An attorney for nine gay couples told a judge yesterday that the state law that defines marriage as the union of one man and one woman violates their rights under the Maryland Constitution.
Attorneys for the state, representing five city and county clerks who have refused to issue marriage licenses to the gay men and lesbians, said there is no right to same-sex marriage.
The lawsuit, filed in Baltimore Circuit Court, has propelled Maryland into the national debate over who may enjoy the emotional, psychological and legal benefits of marriage.
The New York-based Lesbian and Gay Rights Project of the American Civil Liberties Union, which is working with the state affiliate of the ACLU and local attorneys to represent the couples, said they chose to file the lawsuit here last year in part because of a comparatively friendly legal and political environment.
Still, some religious leaders and conservative lawmakers have vowed to fight any efforts to recognize same-sex marriage.
Dozens of supporters and a few opponents filled the courtroom where Judge M. Brooke Murdock heard arguments yesterday. Murdock warned the gallery at the outset against outbursts during the proceedings.
Kenneth Choe, a senior staff attorney with the ACLU, told Murdock that the 1973 state law that defines marriage discriminates against homosexuals on the basis of both sex and sexual orientation. He said it was denying committed partners and their children hundreds of rights and protections commonly available to married couples, in areas such as health benefits, hospital visitation rights and property inheritance.
"The plaintiffs do not seek the creation of a new right," Choe said. "They are asking that the fundamental right to marry not be limited to those who have historically enjoyed it."
Assistant Attorney General Robert A. Zarnoch, who is representing Baltimore City Clerk Frank Conaway and the clerks of Dorchester, Prince George's, St. Mary's and Washington counties, questioned whether there exists a "fundamental right" to same-sex marriage.
He noted the passage of several recent bills in Maryland to expand legal protections to homosexuals, and suggested that they amounted to a "one-step-at-a-time approach" that was a more appropriate way to confront such concerns.
"At issue here is really more than a 32-year-old state law," Zarnoch said. "At issue is the authority of the legislature to address same-sex issues."
Murdock asked how recognizing same-sex marriage would harm the state. Assistant Attorney General Steven M. Sullivan said it would disrupt a history of maintaining traditional marriage as defined by the legislature, and could create conflict with federal law. As an example, he named the potential for confusion over federal income tax returns, on which state tax returns are based.
Choe said recognizing same-sex marriage would cause no harm to the state and would ease problems experienced by gay and lesbian couples. He said Massachusetts, the only state to recognize same-sex marriage, has not suffered from conflict with federal law.
No further hearings are scheduled. Murdock said she would issue a written opinion, but gave no timetable. Any ruling is likely to be appealed.
New York, California, New Jersey, Washington state and Connecticut all are facing lawsuits challenging prohibitions of same-sex marriage. Sixteen states have approved constitutional amendments banning it.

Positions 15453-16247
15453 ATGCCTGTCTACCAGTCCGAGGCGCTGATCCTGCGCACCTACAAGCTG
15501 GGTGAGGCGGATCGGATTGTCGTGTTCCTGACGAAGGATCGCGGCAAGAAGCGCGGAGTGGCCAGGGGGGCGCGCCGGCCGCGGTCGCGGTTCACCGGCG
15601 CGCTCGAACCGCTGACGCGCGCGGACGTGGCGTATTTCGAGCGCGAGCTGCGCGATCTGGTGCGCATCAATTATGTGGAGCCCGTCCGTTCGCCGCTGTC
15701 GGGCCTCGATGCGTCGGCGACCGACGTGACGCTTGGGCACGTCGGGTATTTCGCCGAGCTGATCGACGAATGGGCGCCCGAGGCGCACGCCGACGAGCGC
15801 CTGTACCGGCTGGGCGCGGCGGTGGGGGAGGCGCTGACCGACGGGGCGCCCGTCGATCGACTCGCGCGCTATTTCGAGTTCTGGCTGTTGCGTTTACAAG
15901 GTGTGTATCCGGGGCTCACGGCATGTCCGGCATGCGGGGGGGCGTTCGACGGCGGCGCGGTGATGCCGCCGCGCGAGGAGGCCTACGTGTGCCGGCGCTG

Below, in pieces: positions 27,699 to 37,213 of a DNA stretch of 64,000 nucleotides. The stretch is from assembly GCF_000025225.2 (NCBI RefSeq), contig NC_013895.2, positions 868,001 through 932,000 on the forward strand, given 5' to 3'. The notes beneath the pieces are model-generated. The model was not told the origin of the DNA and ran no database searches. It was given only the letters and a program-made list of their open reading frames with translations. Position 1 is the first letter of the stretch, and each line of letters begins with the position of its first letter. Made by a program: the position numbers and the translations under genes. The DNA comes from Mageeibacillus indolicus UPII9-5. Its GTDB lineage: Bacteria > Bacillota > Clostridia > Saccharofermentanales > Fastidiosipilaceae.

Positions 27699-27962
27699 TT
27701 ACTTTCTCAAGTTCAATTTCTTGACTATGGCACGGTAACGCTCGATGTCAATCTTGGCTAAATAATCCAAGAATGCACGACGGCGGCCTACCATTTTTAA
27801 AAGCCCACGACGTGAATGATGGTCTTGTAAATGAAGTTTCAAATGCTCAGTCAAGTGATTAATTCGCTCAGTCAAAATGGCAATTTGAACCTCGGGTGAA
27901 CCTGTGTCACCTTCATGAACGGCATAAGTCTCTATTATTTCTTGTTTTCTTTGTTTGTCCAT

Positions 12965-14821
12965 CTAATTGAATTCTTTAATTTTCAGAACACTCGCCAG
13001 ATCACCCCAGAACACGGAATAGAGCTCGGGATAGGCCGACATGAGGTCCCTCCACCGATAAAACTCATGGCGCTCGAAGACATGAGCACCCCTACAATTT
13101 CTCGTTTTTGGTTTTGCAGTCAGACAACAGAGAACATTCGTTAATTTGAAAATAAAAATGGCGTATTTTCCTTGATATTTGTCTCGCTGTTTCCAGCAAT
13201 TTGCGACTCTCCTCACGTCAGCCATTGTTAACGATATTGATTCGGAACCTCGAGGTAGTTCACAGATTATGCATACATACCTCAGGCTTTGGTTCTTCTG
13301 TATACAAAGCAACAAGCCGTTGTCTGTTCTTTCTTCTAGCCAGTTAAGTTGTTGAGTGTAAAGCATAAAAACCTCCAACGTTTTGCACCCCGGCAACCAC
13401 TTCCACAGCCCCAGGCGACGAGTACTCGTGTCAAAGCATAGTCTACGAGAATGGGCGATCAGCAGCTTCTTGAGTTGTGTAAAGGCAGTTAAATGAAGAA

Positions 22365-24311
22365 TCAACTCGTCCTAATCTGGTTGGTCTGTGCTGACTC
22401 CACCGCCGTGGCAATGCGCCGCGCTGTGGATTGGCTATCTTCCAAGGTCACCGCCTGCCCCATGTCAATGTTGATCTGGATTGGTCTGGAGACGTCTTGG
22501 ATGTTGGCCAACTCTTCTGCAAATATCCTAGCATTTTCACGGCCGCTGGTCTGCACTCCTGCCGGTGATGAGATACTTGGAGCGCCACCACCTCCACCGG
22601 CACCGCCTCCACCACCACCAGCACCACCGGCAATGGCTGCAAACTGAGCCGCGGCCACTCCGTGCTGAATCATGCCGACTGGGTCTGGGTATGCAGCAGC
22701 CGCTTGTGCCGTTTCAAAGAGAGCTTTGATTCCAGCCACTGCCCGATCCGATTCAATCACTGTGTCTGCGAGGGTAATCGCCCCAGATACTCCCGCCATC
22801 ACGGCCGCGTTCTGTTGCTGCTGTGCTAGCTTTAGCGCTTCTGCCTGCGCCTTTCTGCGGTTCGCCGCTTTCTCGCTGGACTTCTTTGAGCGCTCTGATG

Clergy in Maryland led a rally of about 1,000 same-sex marriage opponents at the State House this year calling for a similar amendment here. The legislature did not act on the proposal. About 50 local religious leaders met this week to pledge their support for same-sex marriage.
Supporters cheered yesterday as the couples emerged from the Clarence M. Mitchell Jr. Courthouse after the 90-minute hearing. Some held signs reading, "My gay son deserves the right to marry" and "Separate but equal is still wrong -- marriage is a human right."
Addressing the crowd, Dan Furmansky, executive director of the gay-rights group Equality Maryland, called the hearing "an exciting moment in time for us."
"We stand here today ... not as a radical group of people, not as rabble-rousers seeking to harm society, but as a group of ordinary citizens trying to take care of our families and work toward basic fairness under the law," he said.
The ACLU distributed information about each of the plaintiffs, detailing the impact on each of not being able to marry. Donna Myers can't sponsor her Costa Rican partner, Maria Barquero, for a green card. When John Lestitian's partner died suddenly in 2003, he lost the house they shared.
Opponents of same-sex marriage, appearing in a smaller contingent, said they had not wanted to stage a rally because they believe the issue is more appropriately addressed in the state legislature.
"What we have the potential for here is a judge making law," said Richard Bowers, chairman of Defend Maryland Marriage. "That's not how we do law here in Maryland."
Lee Merrell, director of the Christian Coalition of Maryland, said many of the legal concerns of same-sex partners amounted to individual financial issues that could be addressed by means such as writing wills and granting powers of attorney. He said he opposed "validating homosexual relationships" by allowing such couples to marry.
Gita Deane, 43, a learning specialist at Goucher College, and Lisa Polyak, 44, an environmental engineer for the Army, will celebrate 25 years together this fall. They are raising two daughters.
Coming out of the courtroom Tuesday, Polyak expressed relief.
"This 90 minutes was the culmination of all the years of work for someone to finally listen and take seriously all the harms and concerns we experience," she said. "I've been waiting a long time for this."